America: Divided and Conquered?

Growing up in the ’50s and ’60s, many of us got to see divisions arise in our nation which seemed unprecedented — at least until now. While the Vietnam War was percolating toward disaster, the struggle for civil rights was raging. Major cities were wracked with violent race riots, college campuses were generational battlegrounds between students and “the establishment” — only the battle wasn’t very fair since the establishment had the cops, clubs and tear gas. If all this seems like déjà vu in President Trump’s reign of error, there are plenty of good reasons.

Stoking the fires of civil dissension has long been recognized as the “divide and conquer” strategy military and political leaders have followed for thousands of years. Today’s political parties, for instance, have devolved from the goal of making the nation better for citizens of all political affiliations to a grim and pointless football game where the Red Republican team beats endlessly on the Blue Democrat team and vice-versa.

And while “bipartisanship” is slathered on efforts as a measure of their worth, just because both parties support bad ideas doesn’t make them good policies. If you doubt that, history is rife with examples, not the least of which are the Vietnam, Afghanistan and Iraq wars and perhaps the most misnamed law ever, the Patriot Act. All those disasters drew “bipartisan support.”

It’s gotten so bad that when two members of different political parties actually talk to each other it’s lauded as some kind of miracle. But the truth, which is now lost in the smokescreen of accusations of “fake news” and endless blame-casting, is that it’s virtually impossible to deal with the issues facing a society as complex as ours without serious, sincere and respectful debate in the political arena.

 

The fact is, that’s exactly the model upon which our government was founded and intended to function. Citizens vote for those they think will represent their best interests. And make no mistake, there are a lot of different opinions on what those interests are. But once the votes are cast and counted, the winners go to a much different function in the policy arena — a function in which knowledge and diplomatic skills are vastly more necessary and useful than partisan cheerleading.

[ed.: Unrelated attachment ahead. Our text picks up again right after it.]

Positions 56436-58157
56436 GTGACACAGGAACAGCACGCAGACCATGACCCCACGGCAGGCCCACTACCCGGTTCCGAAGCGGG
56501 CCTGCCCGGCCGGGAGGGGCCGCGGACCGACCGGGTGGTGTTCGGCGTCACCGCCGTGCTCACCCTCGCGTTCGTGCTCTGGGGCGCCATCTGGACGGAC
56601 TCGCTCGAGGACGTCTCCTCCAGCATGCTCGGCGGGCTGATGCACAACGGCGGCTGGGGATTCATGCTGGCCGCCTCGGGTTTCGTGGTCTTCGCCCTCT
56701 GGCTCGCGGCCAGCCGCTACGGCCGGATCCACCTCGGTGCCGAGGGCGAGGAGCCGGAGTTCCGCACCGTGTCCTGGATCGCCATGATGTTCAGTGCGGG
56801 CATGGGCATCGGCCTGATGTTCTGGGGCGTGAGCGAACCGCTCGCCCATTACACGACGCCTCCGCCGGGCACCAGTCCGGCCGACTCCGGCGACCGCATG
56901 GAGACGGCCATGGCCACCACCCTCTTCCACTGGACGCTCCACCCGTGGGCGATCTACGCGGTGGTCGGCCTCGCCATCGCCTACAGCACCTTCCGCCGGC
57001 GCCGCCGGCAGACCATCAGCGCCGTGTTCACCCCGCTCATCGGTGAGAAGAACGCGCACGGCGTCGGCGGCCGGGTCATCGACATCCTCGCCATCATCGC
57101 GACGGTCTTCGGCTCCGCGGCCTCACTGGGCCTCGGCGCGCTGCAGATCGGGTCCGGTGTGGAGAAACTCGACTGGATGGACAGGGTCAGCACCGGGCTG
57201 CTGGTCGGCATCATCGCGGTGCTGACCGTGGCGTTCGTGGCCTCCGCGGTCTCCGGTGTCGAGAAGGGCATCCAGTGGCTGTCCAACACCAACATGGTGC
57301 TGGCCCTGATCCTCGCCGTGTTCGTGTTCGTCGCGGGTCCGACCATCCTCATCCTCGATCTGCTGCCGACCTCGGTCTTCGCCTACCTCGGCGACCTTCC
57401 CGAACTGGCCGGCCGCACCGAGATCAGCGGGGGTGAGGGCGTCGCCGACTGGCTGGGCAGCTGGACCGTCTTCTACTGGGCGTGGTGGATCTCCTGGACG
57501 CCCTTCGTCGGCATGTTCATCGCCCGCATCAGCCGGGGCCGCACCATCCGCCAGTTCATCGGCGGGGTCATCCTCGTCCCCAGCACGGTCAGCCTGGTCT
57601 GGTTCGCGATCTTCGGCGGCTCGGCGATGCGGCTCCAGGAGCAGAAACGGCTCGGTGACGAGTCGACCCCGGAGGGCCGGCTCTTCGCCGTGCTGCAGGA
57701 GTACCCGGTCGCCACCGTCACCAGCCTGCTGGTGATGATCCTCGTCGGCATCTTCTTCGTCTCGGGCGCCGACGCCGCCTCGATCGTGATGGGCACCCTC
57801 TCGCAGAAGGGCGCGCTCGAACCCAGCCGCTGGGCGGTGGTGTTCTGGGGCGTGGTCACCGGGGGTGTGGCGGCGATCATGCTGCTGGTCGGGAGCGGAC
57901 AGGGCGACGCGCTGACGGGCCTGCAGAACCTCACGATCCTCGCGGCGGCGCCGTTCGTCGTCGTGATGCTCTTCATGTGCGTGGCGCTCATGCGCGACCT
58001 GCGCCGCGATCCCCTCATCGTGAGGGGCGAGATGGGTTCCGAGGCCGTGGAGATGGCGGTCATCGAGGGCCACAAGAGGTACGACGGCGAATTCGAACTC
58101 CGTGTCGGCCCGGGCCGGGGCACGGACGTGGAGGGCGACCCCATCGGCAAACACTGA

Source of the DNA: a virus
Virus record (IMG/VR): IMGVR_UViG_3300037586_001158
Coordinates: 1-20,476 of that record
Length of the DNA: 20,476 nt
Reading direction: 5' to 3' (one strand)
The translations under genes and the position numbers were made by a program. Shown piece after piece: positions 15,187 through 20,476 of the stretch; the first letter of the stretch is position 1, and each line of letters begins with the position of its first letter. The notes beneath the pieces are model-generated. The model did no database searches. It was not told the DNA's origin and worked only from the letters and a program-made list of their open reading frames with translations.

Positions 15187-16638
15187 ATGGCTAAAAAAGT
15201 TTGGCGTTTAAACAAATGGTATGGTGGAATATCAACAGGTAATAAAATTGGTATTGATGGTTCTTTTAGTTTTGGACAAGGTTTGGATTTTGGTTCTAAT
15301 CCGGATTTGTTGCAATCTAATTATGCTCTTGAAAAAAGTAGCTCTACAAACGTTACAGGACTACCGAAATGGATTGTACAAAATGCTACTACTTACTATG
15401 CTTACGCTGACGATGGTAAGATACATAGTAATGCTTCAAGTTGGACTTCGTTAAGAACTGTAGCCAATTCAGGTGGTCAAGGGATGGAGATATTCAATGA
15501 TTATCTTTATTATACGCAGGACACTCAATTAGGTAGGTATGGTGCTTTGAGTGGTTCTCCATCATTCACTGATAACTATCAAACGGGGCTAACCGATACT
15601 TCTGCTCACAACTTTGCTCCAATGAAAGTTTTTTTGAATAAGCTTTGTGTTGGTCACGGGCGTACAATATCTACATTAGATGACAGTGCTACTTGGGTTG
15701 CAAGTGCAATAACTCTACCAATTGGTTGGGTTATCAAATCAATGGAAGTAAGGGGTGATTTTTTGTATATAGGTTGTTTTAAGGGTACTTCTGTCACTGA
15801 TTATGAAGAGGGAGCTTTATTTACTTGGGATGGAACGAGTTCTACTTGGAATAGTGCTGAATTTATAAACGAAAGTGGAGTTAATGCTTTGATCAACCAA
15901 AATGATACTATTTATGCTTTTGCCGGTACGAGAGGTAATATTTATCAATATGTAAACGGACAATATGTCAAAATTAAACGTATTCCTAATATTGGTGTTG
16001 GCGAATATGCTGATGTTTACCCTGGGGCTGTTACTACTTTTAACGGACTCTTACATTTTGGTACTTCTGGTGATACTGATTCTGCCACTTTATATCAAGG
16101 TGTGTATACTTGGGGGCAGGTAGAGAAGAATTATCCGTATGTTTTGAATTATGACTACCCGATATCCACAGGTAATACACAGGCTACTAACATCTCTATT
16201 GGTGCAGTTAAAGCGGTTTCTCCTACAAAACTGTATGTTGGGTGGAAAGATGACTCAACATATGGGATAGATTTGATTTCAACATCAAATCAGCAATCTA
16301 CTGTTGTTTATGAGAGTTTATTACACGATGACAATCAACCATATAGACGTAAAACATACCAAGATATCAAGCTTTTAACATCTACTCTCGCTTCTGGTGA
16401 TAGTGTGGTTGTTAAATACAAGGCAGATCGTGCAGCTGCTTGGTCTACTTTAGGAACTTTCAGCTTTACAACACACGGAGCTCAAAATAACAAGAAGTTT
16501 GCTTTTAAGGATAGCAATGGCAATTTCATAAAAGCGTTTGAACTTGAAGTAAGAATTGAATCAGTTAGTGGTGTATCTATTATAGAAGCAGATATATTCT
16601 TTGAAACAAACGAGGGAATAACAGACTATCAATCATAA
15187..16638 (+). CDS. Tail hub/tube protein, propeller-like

Unfortunately President Trump, with his total lack of political experience, hasn’t figured out the election cycle is over and it’s time to actually govern in the interest of all the people. Instead, he seems to thrive on sowing hatred and chaos, issuing vindictive executive orders out for no good reason except to undo what’s been done by his predecessors and with no vision or knowledge of what comes next. His health care debacle is the perfect example, throwing the nation and its citizens into vast uncertainty with no workable alternative to offer.

It’s gotten so bad that both former presidents George W. Bush and Barack Obama came out on the same day last week to denounce the tactics and direction of the Trump presidency — but were diplomatic enough to do so without actually naming the Divider-in-Chief.

If there’s a silver lining to the dark cloud hanging over America right now, it might be to remember what happened after the tumultuous events of the ’60s. We impeached a corrupt president, took a break from ill-advised foreign wars, passed landmark laws to protect the environment upon which all life relies, and instituted sweeping civil rights advances. The way it’s going, unless we want a future of division, pollution and hatred, we’re going to have to do that again — and the sooner, the better.

George Ochenski is a columnist for the Missoulian, where this essay originally appeared.

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